By Chad Edmondson
It should be clear by now that selecting a pump based on design conditions and best efficiency point (BEP) will not yield optimum system efficiency. We’ve also learned that virtually every HVAC pump system will have a minimum amount of pump head, even in the absence of demand. In between these minimum and maximum operating conditions lies the control range for our pump. Keeping all this in mind, how do we select the most efficient pump for a specific application?
The key to efficient pump selection for modern day systems is establishing a load profile. We want to select a pump that is most efficient at the heads and flows that dominate our load profile – where we will be operating most of the time.
In a perfect world the engineer will have calculated an exact load profile for the system he or she is designing. If this isn’t possible, we recommend using the Integrated Part Load Value (IPLV) load profile prescribed by AHI Standard 550/590 (Table 1).
The IPLV was developed for chillers, but can be used for chilled water pumps and boiler pumps as a means to evaluate part load pump efficiency.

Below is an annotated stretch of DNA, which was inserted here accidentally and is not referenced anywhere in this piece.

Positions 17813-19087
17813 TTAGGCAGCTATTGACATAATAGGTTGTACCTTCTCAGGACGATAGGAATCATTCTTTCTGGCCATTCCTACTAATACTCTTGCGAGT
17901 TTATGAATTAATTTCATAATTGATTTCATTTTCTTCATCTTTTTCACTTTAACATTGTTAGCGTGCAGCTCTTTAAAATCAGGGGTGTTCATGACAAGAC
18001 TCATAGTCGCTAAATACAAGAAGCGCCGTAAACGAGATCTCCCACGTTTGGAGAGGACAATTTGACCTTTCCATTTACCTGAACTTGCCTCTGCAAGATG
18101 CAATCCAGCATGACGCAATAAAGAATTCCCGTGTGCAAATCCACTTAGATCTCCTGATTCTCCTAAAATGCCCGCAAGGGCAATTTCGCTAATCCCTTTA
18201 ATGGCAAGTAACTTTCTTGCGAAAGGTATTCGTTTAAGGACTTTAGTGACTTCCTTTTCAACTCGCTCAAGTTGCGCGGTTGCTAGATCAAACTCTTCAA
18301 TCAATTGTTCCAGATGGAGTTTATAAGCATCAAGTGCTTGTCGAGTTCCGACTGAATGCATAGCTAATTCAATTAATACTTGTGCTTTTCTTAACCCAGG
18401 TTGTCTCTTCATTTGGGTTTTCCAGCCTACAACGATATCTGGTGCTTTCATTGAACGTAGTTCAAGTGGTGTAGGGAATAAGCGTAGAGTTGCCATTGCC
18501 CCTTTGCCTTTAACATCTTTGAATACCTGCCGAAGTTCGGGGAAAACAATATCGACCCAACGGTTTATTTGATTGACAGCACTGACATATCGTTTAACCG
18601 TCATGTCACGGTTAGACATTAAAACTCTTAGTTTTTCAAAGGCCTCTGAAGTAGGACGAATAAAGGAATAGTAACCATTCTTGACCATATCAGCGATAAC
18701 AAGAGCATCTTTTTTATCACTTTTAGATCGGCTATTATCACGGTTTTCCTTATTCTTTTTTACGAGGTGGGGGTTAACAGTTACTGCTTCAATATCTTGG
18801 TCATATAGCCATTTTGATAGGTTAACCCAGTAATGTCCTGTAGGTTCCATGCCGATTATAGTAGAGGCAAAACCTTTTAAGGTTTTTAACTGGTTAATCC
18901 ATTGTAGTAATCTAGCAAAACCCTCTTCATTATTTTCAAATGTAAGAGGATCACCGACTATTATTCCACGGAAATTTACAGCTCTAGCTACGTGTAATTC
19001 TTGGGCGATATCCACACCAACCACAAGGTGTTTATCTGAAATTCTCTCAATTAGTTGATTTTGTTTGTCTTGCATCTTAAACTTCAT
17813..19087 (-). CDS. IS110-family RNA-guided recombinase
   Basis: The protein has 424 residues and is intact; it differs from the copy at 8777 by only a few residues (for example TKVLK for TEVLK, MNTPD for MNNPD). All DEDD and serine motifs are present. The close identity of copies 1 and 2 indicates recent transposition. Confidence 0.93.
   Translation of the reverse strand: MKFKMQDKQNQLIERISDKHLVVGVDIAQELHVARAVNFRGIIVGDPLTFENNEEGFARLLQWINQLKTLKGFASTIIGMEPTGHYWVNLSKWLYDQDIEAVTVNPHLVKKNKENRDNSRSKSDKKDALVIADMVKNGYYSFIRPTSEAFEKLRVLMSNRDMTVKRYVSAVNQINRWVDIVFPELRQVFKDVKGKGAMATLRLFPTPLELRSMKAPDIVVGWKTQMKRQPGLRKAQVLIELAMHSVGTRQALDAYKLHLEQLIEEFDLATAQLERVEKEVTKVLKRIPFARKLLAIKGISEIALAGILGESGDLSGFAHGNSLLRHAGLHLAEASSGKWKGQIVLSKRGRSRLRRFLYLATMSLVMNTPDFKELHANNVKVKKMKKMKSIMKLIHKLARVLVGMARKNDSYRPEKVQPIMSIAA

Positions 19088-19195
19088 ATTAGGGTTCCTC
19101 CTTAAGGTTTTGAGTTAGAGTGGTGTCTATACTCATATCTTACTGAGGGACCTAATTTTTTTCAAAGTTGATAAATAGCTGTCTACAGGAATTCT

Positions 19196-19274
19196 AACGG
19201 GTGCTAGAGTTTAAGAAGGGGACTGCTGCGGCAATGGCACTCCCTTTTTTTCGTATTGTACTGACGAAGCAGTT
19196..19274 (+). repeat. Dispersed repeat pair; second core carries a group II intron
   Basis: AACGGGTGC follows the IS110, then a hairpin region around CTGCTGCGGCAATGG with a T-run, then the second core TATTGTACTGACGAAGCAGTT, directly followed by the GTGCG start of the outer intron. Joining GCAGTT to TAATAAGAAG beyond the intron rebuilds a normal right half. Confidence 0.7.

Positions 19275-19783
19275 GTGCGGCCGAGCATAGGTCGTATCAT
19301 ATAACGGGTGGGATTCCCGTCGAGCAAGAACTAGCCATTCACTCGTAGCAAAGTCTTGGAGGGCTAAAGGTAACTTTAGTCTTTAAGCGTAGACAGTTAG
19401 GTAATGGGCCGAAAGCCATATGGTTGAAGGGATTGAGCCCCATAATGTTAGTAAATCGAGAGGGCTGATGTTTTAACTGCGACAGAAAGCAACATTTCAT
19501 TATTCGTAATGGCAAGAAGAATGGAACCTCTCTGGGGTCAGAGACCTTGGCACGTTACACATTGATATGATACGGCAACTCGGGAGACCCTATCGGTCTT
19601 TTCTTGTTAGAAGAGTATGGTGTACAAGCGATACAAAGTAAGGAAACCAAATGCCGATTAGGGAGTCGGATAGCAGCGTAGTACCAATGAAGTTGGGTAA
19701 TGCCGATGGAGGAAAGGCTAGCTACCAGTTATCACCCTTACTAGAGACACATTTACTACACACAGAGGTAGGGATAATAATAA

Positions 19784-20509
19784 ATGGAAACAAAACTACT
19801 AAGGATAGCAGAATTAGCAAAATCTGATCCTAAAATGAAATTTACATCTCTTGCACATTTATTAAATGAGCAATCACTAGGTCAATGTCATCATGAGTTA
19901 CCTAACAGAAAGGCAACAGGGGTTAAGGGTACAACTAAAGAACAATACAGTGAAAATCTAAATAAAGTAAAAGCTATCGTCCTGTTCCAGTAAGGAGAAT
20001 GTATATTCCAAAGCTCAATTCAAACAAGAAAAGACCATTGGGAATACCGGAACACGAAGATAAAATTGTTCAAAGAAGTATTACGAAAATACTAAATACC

It is reasonable to assume that pump flow rates will match the percent of chiller load. Obviously we want to focus on 50 to 100% chiller load because that’s where we will be operating approximately 88% of the time. We just have to make sure that the pump is capable of delivering the minimum amount or “constant head” the system requires, along with peak load.
Let’s assume we’ve picked our pump based on the IPLV load profile. We've calculated our pump efficiencies according to the IPLV recommendations and we've calculated our annual operating cost as shown in Table 2.
Notice that this calculation is based on 30 feet of constant head. Again, it is absolutely critical that we recognize that there will always be some constant head requirement. No pumping system with 2-way valves is ever 100% variable! If we erroneously assume otherwise, then the actual operating cost of our system will not reflect our predictions. In fact, we will have grossly under-estimated.
To help illustrate this point, we’ve calculated the annual operating cost for the same system as above, based on zero constant head and 100% of variable flow (Table 3). Notice the operating cost is much lower than it was when we had 30 feet of constant head -- $10,057.43 vs. $14,502.21. That’s a $4,444.78 mistake that no one wants to explain to an owner.
Using the IPLV as a guide for selecting pumps for today’s variable speed systems is perfectly acceptable as long as you include a reasonable amount of constant head in your calculation. If you are unsure of the exact amount of constant head, we recommend plugging in 40 percent to be on the safe side.